Directors: Andrew Stanton, Angus MacLane
Stars: Ellen DeGeneres, Albert Brooks, Ed O’Neill
Beloved as Pixar’s 2003 smash Finding Nemo undoubtedly is, it’s unclear to what degree this belated sequel could be deemed in any way essential. The time between the two, for one thing, suggests the illustrious studio might be running short of ideas. Perhaps aware that this conclusion may be drawn, Pixar have recently taken pains to announce that, following Toy Story 4, they intend to make no further franchise instalments. Still, for now we have Finding Dory to contend with.
I was skeptical going in, but credit to directors Andrew Stanton and Angus MacLane for making it feel as though we’ve never been away. While the pre-film short Piper flaunts just how far CG animation has come in the intervening years, Dory sticks to the established aesthetic. But just because the details are comparatively simplistic doesn’t mean that they aren’t still impossibly attractive.
Dory even ties into Nemo by borrowing some archival footage early on, splintering off to focus on its titular character (Ellen DeGeneres); the simple-minded blue tang sidekick with a short-term memory problem. Her own origin story flashback is both sweet and surprisingly sad, notable for how often she has to excuse her disability when encountering others. Overcoming such self-imposed shame is just one of the life lessons imparted here. As is common ground for Pixar, their films are out to teach as much as they are to entertain.
It is revealed that Dory lost her parents long before finding Marlin (Albert Brooks), and this story follows her renewed attempt to reunite her family. With a little help from a few new friends – led by the scene-stealing ‘septopus’ Hank (Ed O’Neill) – Dory comes to believe her parents are trapped in an aquarium at a nearby marine life resort (a SeaWorld-esque environment), and so begins a courageous attempt to bust them out.
This set-up feels eerily familiar, not just from the prior film in this series but baring significant resemblance to foggy memories of at least one of the Toy Story films; if not in actuality then certainly in tone. Woody and Co.’s adventures have all felt like unlikely caper movies, and so it goes here. Pixar are in a groove with this kind of material. So, yes, there are funny moments and endearing new characters. There’s also swift, comic action and more than a few smart references (I for one was particularly charmed by a moment from Alien getting a particularly pointed nod, backed up no-end by Sigourney Weaver’s cameo as herself). As such it’s difficult to imagine them getting any of this wrong, exactly. And they don’t. Dory is exactly the kind of heart-warming, fun caper movie you’d expect Pixar to produce.
But that in itself is something of a downfall for the movie, though not a fatal one.
It all feels a little like ground we’ve already covered in some form or another, and,when this sensation arises, it’s hard not to compare Dory to the films that have come before it only to find it a shade wanting. It’s not significantly less than its fellows, but the familiarity itself breeds a sense of diminishment. The usual hefty wedge of charm keeps things ticking along very nicely, but it’s impossible to ignore the sense that Dory is, like so many of its ilk, a lesser sequel. It’s fine. It’s perfectly acceptable. And, on occasion, it’s even very, very good. But these moments arrive like sputtering peaks as opposed to part of a consistently maintained momentum.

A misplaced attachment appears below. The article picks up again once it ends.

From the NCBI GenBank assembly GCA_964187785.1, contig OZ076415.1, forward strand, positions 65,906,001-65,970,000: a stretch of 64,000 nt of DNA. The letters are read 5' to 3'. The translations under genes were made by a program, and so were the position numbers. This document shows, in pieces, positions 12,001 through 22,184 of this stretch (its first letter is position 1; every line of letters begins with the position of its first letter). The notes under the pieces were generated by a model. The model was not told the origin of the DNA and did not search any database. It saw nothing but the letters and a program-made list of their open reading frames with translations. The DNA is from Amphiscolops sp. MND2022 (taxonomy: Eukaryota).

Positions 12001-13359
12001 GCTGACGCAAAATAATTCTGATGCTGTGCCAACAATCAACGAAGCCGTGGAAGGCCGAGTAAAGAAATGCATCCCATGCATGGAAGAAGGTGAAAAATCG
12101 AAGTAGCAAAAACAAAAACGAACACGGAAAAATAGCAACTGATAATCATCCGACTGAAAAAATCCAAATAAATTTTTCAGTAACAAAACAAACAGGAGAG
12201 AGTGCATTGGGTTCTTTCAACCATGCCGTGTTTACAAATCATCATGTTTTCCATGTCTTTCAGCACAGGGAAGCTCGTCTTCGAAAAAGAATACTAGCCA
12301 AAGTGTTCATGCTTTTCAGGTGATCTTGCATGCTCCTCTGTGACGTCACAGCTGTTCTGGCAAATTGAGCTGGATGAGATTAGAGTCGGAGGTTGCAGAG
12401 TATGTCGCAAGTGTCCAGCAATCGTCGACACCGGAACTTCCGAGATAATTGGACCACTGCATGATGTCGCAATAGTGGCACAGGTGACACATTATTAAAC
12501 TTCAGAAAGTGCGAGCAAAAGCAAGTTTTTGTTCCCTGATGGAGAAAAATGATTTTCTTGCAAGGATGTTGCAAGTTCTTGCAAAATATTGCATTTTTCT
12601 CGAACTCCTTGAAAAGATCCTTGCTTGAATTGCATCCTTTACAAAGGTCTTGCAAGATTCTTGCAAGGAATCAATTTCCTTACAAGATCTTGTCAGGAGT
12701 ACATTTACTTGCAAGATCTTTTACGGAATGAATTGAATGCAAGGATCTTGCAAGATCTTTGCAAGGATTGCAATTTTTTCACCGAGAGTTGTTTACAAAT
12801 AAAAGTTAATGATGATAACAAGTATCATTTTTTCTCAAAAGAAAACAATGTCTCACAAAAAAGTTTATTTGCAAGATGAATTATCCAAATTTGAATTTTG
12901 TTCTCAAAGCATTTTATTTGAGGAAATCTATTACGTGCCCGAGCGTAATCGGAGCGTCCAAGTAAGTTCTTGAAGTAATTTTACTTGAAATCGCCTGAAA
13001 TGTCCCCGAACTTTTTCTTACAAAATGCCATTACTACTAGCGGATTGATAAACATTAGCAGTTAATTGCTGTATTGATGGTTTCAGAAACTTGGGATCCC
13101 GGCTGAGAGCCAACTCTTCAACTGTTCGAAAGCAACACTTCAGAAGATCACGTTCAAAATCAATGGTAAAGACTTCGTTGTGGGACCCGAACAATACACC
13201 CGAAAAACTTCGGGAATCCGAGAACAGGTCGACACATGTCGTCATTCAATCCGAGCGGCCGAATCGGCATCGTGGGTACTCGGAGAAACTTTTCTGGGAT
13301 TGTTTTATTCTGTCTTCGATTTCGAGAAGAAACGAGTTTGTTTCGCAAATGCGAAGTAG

From an animation perspective, one sequence does – haha – blow the others out of the water. Having suffered a particularly impactful setback, the camera goes first person from Dory’s perspective as she careers from one body of water to another until she lands in the swirling ocean. It’s a wondrous little sequence, and one that perfectly aligns with the emotional gut-punch that the character is supposedly feeling. It makes total sense from a storyteller’s perspective, and it’s a real trump card for the animators. It reminds the viewer of the kind of creative synergy so prevalent in last year’s Inside Out .
Come the end there’s an appealing goofiness to how events unfurl that it’s almost impossible to fight against, and why would you? I can imagine naysayers decrying these plot moves late on, moaning that things get too unrealistic. To those taking this stance I’d remind that this is a cartoon film about talking fish. Let it go. Is this sense of unbridled fun too little too late? Again it’s tough to say as it suggests falsely that Dory flounders early doors. It doesn’t. It just… does what it does.
Still, the message is a good one, and the new characters added here are by and large plenty of fun. Each is, in their own way, physically disabled but some – like Hank – have mentally disabled themselves also. They’re either frightened of trying or discouraged by past experiences. Dory’s madcap arrival in their midst serves as a reminder that there are always reasons to persist, to try, to give it another go. And also that, working together, we can all achieve more than we can alone.
Once you’ve got that, some decent laughs and the studio’s consistently high-grade animation behind you, one has to question what there really is to grumble about? Perhaps by raising the bar for themselves so frequently Pixar have simply made vaulting it harder to achieve. Here’s to trying though.